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Dr. Dimitri Richter
In the era of extended DAPT treatment the eternal question is how long is long enough without significantly increasing the risk of bleeding?
This question is not easy to answer and all trials and registries performed are used in order to create the “best” possible score to help everyday clinicians to be able to predict a bleeding or ischemic event.
The PRECISE-DAPT score was introduced in the latest 2017 Focused update on Dual Antiplatelet Therapy in an attempt to improve the previous DAPT score.
The DAPT score was developed from 11 648 patients enrolled in the DAPT trial and was initially validated in 8136 patients enrolled in the PROTECT trial.
This prediction rule identified nine factors [age, congestive heart failure/low left ventricular ejection fraction (LVEF), vein graft stenting, MI at presentation, prior MI or PCI, diabetes, stent diameter <3 mm, smoking, and paclitaxel-eluting stent] resulting in a score ranging from −2 to + 10. Within the DAPT trial, a high-risk score (i.e. a score ≥2) selected patients who showed a reduction in MI/stent thrombosis and cardiovascular or cerebrovascular events risk [ (NNT) for benefit for ischaemic event reduction = 34] after a prolonged, 30-month DAPT, with only a modest increase in bleeding risk (NNT for harm = 272). In turn, a low-risk score (<2) selected patients recruited in the DAPT trial who did not derive any reduction of ischaemic events from prolonging DAPT, with a significant increase in moderate/major bleeding (NNT for harm = 64). As DAPT duration was not randomized in the PROTECT trial, the value of the DAPT score in guiding the duration of therapy has so far only been shown for patients recruited to the DAPT trial.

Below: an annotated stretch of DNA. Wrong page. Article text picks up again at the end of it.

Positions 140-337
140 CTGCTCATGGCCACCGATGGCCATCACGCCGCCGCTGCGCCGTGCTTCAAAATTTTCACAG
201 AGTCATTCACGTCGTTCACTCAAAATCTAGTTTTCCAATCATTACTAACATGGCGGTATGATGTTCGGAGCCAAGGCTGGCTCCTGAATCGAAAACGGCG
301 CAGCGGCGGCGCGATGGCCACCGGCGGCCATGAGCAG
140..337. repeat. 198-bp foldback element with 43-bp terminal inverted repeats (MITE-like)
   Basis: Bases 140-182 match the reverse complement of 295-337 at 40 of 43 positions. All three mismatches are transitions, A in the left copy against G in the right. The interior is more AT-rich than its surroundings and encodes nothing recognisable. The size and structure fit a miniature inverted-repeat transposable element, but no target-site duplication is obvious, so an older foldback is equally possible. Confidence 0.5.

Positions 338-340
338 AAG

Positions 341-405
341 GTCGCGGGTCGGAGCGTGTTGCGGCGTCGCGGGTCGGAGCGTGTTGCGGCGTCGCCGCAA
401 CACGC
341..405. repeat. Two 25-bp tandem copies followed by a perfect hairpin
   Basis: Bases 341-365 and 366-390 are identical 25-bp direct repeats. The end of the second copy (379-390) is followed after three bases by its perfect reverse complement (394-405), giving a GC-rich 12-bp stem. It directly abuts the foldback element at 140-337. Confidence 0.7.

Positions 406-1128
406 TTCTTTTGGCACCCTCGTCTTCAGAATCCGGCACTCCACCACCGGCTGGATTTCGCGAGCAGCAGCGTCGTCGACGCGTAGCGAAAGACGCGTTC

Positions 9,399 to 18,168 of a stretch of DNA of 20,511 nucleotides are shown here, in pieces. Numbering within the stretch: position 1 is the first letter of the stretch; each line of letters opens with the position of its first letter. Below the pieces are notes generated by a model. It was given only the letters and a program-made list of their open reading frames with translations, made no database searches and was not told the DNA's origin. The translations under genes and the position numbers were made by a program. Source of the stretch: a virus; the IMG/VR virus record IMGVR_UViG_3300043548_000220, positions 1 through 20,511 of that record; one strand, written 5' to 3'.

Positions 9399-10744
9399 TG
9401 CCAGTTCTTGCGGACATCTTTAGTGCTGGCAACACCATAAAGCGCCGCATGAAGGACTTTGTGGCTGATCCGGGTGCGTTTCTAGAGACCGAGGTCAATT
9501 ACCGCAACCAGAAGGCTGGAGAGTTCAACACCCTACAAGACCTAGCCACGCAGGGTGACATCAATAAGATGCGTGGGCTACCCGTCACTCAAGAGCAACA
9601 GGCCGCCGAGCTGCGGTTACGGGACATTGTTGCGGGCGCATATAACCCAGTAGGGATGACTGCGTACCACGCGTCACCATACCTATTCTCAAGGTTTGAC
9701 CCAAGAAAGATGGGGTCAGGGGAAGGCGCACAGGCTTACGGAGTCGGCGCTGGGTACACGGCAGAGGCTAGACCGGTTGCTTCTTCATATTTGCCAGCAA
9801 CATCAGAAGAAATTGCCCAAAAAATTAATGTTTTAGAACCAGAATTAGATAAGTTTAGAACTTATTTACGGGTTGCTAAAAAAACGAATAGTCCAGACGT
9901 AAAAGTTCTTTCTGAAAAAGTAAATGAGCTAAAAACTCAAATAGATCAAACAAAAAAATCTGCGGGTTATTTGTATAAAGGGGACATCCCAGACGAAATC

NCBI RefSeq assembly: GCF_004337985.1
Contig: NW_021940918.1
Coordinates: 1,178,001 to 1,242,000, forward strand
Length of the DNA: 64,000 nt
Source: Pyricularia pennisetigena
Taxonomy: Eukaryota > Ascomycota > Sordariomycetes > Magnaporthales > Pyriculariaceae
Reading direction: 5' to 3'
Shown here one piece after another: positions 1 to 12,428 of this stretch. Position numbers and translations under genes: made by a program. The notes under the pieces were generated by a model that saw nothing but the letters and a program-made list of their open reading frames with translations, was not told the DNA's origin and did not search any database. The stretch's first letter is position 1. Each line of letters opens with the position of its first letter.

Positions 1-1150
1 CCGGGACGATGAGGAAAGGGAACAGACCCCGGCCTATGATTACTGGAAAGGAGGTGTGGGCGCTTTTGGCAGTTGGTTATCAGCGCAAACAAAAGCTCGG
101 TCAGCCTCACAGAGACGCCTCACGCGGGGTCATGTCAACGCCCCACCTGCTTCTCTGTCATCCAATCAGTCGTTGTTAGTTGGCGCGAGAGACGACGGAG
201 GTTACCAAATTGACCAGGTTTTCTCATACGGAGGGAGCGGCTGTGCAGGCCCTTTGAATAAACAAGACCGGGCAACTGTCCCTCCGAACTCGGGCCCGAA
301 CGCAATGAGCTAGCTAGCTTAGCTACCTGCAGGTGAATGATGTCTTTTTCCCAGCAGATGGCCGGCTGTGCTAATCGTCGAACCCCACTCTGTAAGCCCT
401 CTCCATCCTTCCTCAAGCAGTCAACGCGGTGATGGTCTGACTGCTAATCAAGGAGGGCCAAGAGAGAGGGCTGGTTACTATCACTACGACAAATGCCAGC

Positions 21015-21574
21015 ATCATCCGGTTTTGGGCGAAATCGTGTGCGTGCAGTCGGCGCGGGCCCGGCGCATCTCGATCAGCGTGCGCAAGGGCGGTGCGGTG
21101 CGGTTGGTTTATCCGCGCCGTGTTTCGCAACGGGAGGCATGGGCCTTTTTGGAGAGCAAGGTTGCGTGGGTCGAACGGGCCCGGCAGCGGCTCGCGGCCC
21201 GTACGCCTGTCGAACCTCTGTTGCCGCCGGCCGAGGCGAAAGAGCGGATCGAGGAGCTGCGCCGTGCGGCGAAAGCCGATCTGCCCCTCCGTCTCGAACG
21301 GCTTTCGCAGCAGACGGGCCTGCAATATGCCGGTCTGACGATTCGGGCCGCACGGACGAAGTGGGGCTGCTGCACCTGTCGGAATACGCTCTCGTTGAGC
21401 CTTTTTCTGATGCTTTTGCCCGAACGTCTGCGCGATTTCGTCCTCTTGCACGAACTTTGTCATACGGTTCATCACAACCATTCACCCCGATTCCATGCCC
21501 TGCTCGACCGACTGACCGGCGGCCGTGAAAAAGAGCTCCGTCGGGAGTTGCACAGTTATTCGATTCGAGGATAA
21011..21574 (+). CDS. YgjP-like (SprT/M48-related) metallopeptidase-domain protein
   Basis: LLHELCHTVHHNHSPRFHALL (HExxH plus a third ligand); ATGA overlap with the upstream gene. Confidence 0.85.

Two independent predictive scores for bleeding [age, body mass index, smoking, anaemia, creatinine clearance (CrCl), and triple therapy at discharge] and MI or stent thrombosis [diabetes mellitus, ACS, smoking, CrCl, prior PCI, and prior coronary artery bypass graft surgery (CABG)] have also been developed from the Patterns of Nonadherence to Antiplatelet Regimens in Stented Patients (PARIS) registry. PARIS was a prospective, multicentre, observational study of patients undergoing PCI with stent implantation, which was designed to examine the different modes of DAPT cessation and to investigate the influence of these modes on subsequent clinical adverse events. This registry study included patients with an indication for oral anticoagulation. The value of the PARIS bleeding and/or ischaemic risk scores to tailor DAPT duration remains unclear, since therapy duration was not randomized in the PARIS study and no study to date has applied the results of these scores for DAPT type or duration guidance. A high ischaemic risk status was observed in roughly 40% of high bleeding risk patients and as many as 65.3% presented low ischaemic and bleeding risks.
Therefore, it remains unclear how DAPT duration should be guided by the simultaneous assessment of ischaemic and bleeding risk features according to PARIS.The PRECISE-DAPT (PREdicting bleeding Complications In patients undergoing Stent implantation and subsEquent Dual Anti Platelet Therapy) collaborative study included a total of 14 963 patients with CAD who underwent elective, urgent, or emergent PCI and generated a five-item (age, CrCl, haemoglobin, white blood cell count, and prior spontaneous bleeding) prediction algorithm for out-of-hospital bleeding in patients treated with DAPT.